The injury not found but the pain knows, the pain lives on.

No one else, as far as I know, has had my experience with the AMS Artificial Sphincter 800; checked on google, called the manufacturer; possibly I’m the only one to have it removed. What ever happen to me was a fluke, a happenstance, not part of the norm, but know, no doubt, that it happen with a — from a — devise that a surgeon installed. The invisible wellspring of pain, a mystery for the ages to reveal. Or possibly Dr. John J Mulcahy knows but is not talking. The injury not found but the pain knows, the pain lives on.

As it was the Chronic Pain Center would not have treated me unless the artificial sphincter was removed. They believed that the cause of pain could only have originated from the device as I was running. They had to know if I’d feel pain once it was removed. So did I. Chronic pain was the answer.

Medication Trials.  Reaching somewhere into the confines of my penis, amid cellular activity, looking for the on and off button.

Concurrently along with pelvic floor treatment are the medication trials.  I believe that all or most of my chronic pain group experience medication trials.

My first drug Gabapentin (Neurontin) is a broad-spectrum analgesic, it cover a range of problems: migraines, seizures, depression, complex regional pain and then some; has minimal side effects if any.

The next day on a minimal dosage of Gabapentin all the exhaustion, fatigue, body aches gone.  The pain level dropped to a 5 or 6.  I gradually increased the dosage to maximum but the pain level plateaued and began to climb back up.  So keeping the neurotin on a minimal dosage, because it effectively dealt with my fatigue/depression, I was then put on nortriptyline, part of the class of drugs known as tricyclic antidepressant. It often is used with neurotin.

Once again I’m indebted to the female gender for my recovery. First as previously described the pelvic floor treatment originally developed on a women’s behalf.  Then a thanks for postpartum depression a woman might have gone thru after giving birth. A tricyclic was given to treat depression. But as you would have it, the tricyclic also suppressed any pelvic pain a woman was experiencing along with depression. Nortriptyline is a class of tricyclics that somehow blocks the pain message to the brain.  It works for a woman. It worked for me. After reaching the maximum dosage I felt no pain  — zero pain level and I remained at zero.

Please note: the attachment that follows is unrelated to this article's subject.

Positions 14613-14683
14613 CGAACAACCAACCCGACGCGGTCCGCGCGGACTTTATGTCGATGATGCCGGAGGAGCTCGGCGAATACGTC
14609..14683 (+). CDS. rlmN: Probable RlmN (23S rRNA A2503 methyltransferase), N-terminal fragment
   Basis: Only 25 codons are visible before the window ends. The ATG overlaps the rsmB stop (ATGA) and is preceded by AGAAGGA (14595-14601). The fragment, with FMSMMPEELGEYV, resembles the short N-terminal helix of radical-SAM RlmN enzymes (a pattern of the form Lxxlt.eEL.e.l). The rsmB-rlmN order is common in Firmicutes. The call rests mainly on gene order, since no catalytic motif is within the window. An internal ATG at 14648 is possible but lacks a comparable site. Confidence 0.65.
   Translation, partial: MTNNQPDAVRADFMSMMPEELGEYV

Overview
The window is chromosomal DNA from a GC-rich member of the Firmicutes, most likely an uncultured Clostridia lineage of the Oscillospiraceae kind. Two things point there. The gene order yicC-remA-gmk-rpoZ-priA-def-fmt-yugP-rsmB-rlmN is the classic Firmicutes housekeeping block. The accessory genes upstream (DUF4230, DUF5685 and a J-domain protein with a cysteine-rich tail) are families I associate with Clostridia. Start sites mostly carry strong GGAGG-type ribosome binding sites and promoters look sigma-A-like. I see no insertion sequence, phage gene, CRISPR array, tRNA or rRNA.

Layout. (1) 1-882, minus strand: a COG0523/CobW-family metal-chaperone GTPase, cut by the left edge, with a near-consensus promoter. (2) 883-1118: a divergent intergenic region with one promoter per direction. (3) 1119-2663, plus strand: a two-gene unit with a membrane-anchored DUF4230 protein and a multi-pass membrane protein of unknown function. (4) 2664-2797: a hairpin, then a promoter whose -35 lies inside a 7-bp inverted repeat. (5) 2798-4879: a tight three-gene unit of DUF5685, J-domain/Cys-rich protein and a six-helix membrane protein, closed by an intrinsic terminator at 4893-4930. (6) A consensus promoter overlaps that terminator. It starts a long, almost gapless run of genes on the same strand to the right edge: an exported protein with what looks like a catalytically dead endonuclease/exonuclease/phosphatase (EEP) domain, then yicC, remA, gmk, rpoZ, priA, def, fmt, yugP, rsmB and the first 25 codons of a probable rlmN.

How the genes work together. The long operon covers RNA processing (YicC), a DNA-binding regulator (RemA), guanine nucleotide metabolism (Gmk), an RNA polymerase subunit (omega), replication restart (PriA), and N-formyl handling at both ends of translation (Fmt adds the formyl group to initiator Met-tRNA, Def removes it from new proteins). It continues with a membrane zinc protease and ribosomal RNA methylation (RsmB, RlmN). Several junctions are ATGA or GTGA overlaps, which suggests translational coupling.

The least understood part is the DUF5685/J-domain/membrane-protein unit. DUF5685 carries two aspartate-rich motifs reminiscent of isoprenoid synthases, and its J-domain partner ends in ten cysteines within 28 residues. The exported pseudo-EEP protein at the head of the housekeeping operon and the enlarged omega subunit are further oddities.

The Final Treatment

On my last day at the Rehabilitation Institute of Chicago’s Center for Pain Management I was given a certificate, call it a diploma, stating proof of proficiency. Proficiency at what? I was surprised, amused when I first read the certificate. I “successfully” graduated from the Rehabilitation Institute of Chicago’s Center for Pain. I’m an alumnus of pain.  What it was, my diploma, was the final act of therapy from the Chicago’s Center for Pain — it brought on a big warm grin that percolated throughout my psyche, confirmed my pain experience and my victory over it. I covet the certificate.  It reads as follows:

This certifies that

Howard Blume

has successfully completed a course at the




Presented this




My Pain Team.

The therapist, nurses, doctors that were involved in my treatment sat around a table with me at the far end, the center of their attention. A staff nurse, vocational therapist, recreation therapist, physical therapist, pain psychologist, attending physician, biofeedback therapist: each in turn told a Howard story, some part of their experience with me in relationship to their specialty.  They then congratulated me, handed me the diploma, a t-shirt and sent me off into the sunshine pain free. I was beaming as I left the pain center hosting within my crotch a male guard, a diaper, it super compressed beneath 3 layers of snazzy super snug underwear, the diaper securely in place, hugging, smothering my genitalia for dear life.